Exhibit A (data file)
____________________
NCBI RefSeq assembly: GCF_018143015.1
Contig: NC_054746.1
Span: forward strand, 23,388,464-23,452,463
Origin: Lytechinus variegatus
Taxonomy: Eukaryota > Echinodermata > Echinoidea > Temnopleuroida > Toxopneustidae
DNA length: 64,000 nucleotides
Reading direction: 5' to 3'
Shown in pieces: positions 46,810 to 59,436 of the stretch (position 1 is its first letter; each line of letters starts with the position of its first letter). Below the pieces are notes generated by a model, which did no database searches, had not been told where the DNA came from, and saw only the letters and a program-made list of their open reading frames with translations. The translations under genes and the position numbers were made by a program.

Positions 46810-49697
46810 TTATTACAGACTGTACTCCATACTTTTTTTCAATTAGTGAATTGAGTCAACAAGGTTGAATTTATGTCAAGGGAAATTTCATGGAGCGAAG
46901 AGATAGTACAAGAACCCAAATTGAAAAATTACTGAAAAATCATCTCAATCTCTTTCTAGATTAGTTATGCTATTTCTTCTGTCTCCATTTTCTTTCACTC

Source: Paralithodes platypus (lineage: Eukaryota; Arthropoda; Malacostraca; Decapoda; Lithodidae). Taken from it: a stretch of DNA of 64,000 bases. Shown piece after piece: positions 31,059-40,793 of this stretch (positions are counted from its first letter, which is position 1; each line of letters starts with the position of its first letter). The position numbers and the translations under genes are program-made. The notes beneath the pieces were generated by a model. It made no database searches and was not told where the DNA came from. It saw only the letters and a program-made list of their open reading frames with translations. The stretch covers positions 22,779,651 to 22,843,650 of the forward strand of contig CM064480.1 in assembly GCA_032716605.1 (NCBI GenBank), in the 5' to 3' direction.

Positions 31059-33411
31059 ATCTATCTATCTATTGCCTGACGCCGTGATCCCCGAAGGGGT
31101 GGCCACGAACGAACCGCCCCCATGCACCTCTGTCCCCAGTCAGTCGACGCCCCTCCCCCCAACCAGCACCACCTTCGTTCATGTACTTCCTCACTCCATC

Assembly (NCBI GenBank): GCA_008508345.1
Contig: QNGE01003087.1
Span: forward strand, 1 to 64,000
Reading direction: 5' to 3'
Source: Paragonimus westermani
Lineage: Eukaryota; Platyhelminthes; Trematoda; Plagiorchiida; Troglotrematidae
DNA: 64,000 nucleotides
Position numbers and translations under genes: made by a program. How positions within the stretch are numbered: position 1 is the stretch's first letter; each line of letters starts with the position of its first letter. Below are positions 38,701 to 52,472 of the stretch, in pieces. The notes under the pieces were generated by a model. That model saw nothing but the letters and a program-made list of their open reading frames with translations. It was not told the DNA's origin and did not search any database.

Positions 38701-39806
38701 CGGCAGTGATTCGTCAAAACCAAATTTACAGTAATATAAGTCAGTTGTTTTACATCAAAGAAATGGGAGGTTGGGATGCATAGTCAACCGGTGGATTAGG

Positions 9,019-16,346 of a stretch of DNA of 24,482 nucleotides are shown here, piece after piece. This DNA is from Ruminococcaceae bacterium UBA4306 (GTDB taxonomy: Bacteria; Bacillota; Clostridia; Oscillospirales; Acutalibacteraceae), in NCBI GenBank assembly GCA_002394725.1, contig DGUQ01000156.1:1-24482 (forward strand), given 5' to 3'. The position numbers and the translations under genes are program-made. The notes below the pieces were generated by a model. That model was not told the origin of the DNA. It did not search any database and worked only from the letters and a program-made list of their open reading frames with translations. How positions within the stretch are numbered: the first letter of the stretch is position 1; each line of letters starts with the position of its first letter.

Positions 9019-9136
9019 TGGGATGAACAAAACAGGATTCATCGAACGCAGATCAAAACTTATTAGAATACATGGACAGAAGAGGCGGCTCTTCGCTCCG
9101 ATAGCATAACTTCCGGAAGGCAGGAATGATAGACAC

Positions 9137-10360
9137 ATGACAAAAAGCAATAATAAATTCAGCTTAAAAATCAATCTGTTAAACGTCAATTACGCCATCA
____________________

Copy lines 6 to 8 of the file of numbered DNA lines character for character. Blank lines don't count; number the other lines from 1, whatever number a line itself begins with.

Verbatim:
DNA length: 64,000 nucleotides
Reading direction: 5' to 3'
Shown in pieces: positions 46,810 to 59,436 of the stretch (position 1 is its first letter; each line of letters starts with the position of its first letter). Below the pieces are notes generated by a model, which did no database searches, had not been told where the DNA came from, and saw only the letters and a program-made list of their open reading frames with translations. The translations under genes and the position numbers were made by a program.